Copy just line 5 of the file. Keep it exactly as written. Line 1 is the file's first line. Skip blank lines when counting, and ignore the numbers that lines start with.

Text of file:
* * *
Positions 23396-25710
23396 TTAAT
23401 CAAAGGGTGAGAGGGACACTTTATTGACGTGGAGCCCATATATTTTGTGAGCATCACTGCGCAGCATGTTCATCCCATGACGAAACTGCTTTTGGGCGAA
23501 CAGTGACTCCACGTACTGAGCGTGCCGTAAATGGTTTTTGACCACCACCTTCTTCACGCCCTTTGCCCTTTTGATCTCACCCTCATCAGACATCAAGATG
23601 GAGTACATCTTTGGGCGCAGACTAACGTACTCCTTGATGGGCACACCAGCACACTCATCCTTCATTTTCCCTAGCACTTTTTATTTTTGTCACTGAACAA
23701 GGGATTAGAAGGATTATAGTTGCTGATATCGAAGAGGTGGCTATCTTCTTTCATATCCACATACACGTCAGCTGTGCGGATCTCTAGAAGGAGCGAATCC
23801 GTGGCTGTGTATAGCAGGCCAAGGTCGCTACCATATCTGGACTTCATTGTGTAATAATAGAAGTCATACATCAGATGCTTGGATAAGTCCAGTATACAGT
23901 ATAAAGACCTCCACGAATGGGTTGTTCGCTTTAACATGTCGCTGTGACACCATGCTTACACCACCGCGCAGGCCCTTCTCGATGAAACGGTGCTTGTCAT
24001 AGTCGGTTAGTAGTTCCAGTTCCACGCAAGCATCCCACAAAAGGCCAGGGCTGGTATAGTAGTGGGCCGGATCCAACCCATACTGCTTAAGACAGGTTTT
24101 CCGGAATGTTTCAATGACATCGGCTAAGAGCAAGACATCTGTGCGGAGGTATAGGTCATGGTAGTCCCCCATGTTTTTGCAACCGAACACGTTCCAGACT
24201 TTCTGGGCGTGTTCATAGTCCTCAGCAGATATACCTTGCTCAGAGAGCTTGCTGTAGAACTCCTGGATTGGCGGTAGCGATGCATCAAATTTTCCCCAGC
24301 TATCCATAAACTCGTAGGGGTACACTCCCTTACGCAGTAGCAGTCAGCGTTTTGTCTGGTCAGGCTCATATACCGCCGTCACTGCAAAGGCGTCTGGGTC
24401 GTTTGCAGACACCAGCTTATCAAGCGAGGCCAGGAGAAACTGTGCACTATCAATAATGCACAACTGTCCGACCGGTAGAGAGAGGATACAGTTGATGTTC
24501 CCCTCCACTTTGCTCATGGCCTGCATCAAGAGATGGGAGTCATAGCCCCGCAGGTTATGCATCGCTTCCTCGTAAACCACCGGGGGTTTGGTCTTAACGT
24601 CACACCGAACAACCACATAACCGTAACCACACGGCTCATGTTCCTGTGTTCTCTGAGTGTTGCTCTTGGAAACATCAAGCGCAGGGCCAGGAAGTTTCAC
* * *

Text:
23601 GAGTACATCTTTGGGCGCAGACTAACGTACTCCTTGATGGGCACACCAGCACACTCATCCTTCATTTTCCCTAGCACTTTTTATTTTTGTCACTGAACAA